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Chem Biol Interact. 2013 Mar 25;203(1):208-11. doi: 10.1016/j.cbi.2012.08.006. Epub 2012 Aug 23.

Effects of anti-cocaine vaccine and viral gene transfer of cocaine hydrolase in mice on cocaine toxicity including motor strength and liver damage.

Author information

1
Department of Molecular Pharmacology and Experimental Therapeutics, Mayo Clinic, Rochester, MN 55905, USA.

Abstract

In developing an vivo drug-interception therapy to treat cocaine abuse and hinder relapse into drug seeking provoked by re-encounter with cocaine, two promising agents are: (1) a cocaine hydrolase enzyme (CocH) derived from human butyrylcholinesterase and delivered by gene transfer; (2) an anti-cocaine antibody elicited by vaccination. Recent behavioral experiments showed that antibody and enzyme work in a complementary fashion to reduce cocaine-stimulated locomotor activity in rats and mice. Our present goal was to test protection against liver damage and muscle weakness in mice challenged with massive doses of cocaine at or near the LD50 level (100-120 mg/kg, i.p.). We found that, when the interceptor proteins were combined at doses that were only modestly protective in isolation (enzyme, 1mg/kg; antibody, 8 mg/kg), they provided complete protection of liver tissue and motor function. When the enzyme levels were ~400-fold higher, after in vivo transduction by adeno-associated viral vector, similar protection was observed from CocH alone.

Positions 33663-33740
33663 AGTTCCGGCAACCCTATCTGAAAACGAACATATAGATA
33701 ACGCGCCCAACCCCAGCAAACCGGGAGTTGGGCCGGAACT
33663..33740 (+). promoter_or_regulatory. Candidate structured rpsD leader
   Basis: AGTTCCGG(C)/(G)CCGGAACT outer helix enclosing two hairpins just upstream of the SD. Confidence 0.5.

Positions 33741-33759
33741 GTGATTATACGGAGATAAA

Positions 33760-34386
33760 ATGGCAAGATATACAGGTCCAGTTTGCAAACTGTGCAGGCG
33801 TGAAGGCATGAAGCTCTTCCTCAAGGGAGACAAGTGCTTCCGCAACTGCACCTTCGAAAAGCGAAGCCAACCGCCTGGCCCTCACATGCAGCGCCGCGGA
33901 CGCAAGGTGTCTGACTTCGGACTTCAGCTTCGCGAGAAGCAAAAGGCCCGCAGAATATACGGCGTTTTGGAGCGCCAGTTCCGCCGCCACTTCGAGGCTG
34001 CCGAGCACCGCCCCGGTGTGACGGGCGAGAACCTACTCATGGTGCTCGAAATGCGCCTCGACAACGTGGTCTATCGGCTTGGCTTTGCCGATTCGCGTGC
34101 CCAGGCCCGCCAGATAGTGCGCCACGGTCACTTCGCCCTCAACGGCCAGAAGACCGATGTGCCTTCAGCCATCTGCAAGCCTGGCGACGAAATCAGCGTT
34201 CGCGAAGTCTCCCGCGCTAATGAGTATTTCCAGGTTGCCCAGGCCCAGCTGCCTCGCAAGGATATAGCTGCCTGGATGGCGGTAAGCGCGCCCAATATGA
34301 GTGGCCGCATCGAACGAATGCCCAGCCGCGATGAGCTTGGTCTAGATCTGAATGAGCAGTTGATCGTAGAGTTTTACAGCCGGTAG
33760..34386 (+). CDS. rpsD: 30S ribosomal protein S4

PMID:
22935511
PMCID:
PMC3537841
DOI:
10.1016/j.cbi.2012.08.006
[Indexed for MEDLINE]
Free PMC Article

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